See San Marco in Lamis guide for highlights and historic monuments
Two villages were founded around the monastery of San Marco in Lamis, now known as "San Marco in Lamis” and “San Giovanni Rotondo”. A document dating back to 1007 shows that the monastic structure of San Giovanni in Lamis was already well underway, so it is certain that it and the surrounding village dated back to ancient times, even to the sixth century AD.
In fact, R. Infante noted that "the most important and certainly the oldest [monastery in Gargano] was the Benedictine Abbey of San Giovanni in Lamis, which perhaps was originally a 'xenodochium' (literally" hospice ", a sort of hostel, a shelter for strangers), founded by the Lombards.
Historically it is certain that in 1007 the Abbey existed independently very efficiently .
But why was the Benedictine Abbey dedicated to San Giovanni? Even the attribution of the name is closely linked to the ancient traditions of worship of the Gargano, and in particular the cult of Janus. Panella and Cittadini explain that:
"[...] the transition from Janus in ‘San Giovanni’ is evidenced by the fact that most Christian churches were built where previously pagan temples were located in which Janus was worshiped, and which were then dedicated to St. John (...), as happened with the Convent of San Matteo, once called ‘San Giovanni in Lamis’ (or 'de Lama')".
The change of name from "San Giovanni in Lamis" to "Convent of St. Matthew" took place in the 16th century, when the Franciscans arrived.
During the period of Spanish rule no particularly important events happened, but in the 18th century, San Marco in Lamis recorded a rapid increase in population and gained an important role in Gargano, thanks to its economic activities, including distinguished handicraft production. With the increased population there was also a remarkable building expansion, including the Collegiate Church, the church of “Sant'Antonio Abate”, “San Bernardino”, Our Lady of Sorrows, St. Joseph, and St. Clare.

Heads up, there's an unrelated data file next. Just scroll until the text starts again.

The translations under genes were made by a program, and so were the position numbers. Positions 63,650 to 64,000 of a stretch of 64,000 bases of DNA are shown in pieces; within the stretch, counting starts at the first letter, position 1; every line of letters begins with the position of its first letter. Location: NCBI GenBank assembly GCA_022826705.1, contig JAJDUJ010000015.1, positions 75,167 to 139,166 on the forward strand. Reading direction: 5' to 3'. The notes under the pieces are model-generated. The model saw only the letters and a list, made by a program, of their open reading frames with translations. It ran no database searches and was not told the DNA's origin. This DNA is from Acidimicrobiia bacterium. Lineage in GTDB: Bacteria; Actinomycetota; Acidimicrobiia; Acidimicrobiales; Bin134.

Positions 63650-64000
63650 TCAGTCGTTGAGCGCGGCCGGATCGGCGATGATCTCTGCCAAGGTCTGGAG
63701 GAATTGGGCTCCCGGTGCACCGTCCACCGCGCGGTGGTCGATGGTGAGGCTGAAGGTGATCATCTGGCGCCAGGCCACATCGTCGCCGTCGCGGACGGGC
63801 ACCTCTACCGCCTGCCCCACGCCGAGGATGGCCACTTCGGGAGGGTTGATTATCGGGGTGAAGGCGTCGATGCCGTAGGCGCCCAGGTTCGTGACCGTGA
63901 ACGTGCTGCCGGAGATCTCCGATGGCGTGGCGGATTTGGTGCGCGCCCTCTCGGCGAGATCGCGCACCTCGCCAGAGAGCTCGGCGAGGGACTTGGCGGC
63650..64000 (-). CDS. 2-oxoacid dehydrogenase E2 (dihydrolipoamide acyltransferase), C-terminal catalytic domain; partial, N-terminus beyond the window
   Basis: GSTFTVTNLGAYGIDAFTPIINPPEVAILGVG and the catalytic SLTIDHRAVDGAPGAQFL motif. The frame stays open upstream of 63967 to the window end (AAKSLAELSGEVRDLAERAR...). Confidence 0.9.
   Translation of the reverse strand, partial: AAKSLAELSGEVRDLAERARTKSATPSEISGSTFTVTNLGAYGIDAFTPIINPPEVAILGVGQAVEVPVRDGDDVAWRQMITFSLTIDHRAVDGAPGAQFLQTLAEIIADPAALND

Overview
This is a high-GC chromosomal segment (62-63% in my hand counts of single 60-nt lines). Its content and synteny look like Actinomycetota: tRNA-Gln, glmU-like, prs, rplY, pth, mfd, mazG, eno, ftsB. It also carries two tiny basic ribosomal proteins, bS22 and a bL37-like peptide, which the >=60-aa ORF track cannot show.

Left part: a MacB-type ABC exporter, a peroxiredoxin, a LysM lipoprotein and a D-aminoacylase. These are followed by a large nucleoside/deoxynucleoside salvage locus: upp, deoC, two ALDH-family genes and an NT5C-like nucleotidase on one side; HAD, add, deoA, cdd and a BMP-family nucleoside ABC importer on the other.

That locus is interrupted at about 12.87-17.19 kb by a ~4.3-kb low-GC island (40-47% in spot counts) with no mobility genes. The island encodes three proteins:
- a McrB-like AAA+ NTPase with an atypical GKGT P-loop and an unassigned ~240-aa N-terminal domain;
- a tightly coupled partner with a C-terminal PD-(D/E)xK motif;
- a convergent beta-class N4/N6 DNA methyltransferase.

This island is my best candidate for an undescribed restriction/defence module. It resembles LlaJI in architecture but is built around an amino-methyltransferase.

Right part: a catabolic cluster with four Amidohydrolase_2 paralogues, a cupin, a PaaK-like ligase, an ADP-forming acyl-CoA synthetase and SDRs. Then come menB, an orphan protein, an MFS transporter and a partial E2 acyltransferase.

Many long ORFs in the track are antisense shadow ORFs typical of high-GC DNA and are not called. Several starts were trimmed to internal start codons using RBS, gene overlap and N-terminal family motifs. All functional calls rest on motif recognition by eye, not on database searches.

Under the Napoleonic French domination of Italy the city was ruled by G. Murat (1767-1825). A considerable and important period followed after the unification of Italy, when the so-called "banditry" (“Brigantaggio”) developed here, whi were against the Unification of Italy of 1861 for several reasons.
A further population increase was recorded in the early 20th century, with a development of agriculture and crafts including workings in iron, wood and gold. Currently, the economic life of the small town is based on tourism, especially religious tourism.
Etymology and origins of the name San Marco in Lamis
"San Marco in Lamis" is the modern name of an ancient monastery that was born in the wilderness of the Gargano marshes, or the Monastery of “San Giovanni in Lamis ", so named because it is situated “in Lamis”, translated as “among the swamps".
The origin of the monastery can be traced back to the first years of the 11th century, but it is much older. Mention of the monastery is found in a document dating back to 1007, when the Catapan Alessio Xifea made some donations to the monastery of San Giovanni in Lamis, such as the town of Casamassima:
"[...] a land granted in 1007 by Protospatharius Alexius Xifea, Catapan of Italy, the Abbey of “San Giovanni ‘de Lama’” (now the Convent of “San Matteo”, near “San Marco in Lamis”) [...]" .
Even more specific is G.B. Bronzini, who points out that "[...] the first documentary evidence of the monastery dates back to March 1007, when the Abbey, which already owned some property and feudal domains, obtained from the Catapan of Italy Alexius Xifea the granting of new land, with the guarantee of strict respect for borders. There followed in July 1008 the confirmation of this grant by Catapan John Curqua.
See also a travel guide for San Marco in Lamis.
1. See R. Infante, “I Cammini dell'Angelo nella Daunia tardoantica e medievale” [“The ways of the Angel in the Late Ancient and Medieval Daunia”, Edipuglia, 2009: 54]
2. See S. Montanaro, “Casamassima nella Storia dei Tempi”[ "Casamassima in the History of Times"], Levante, 1994 , Vol. 1: 12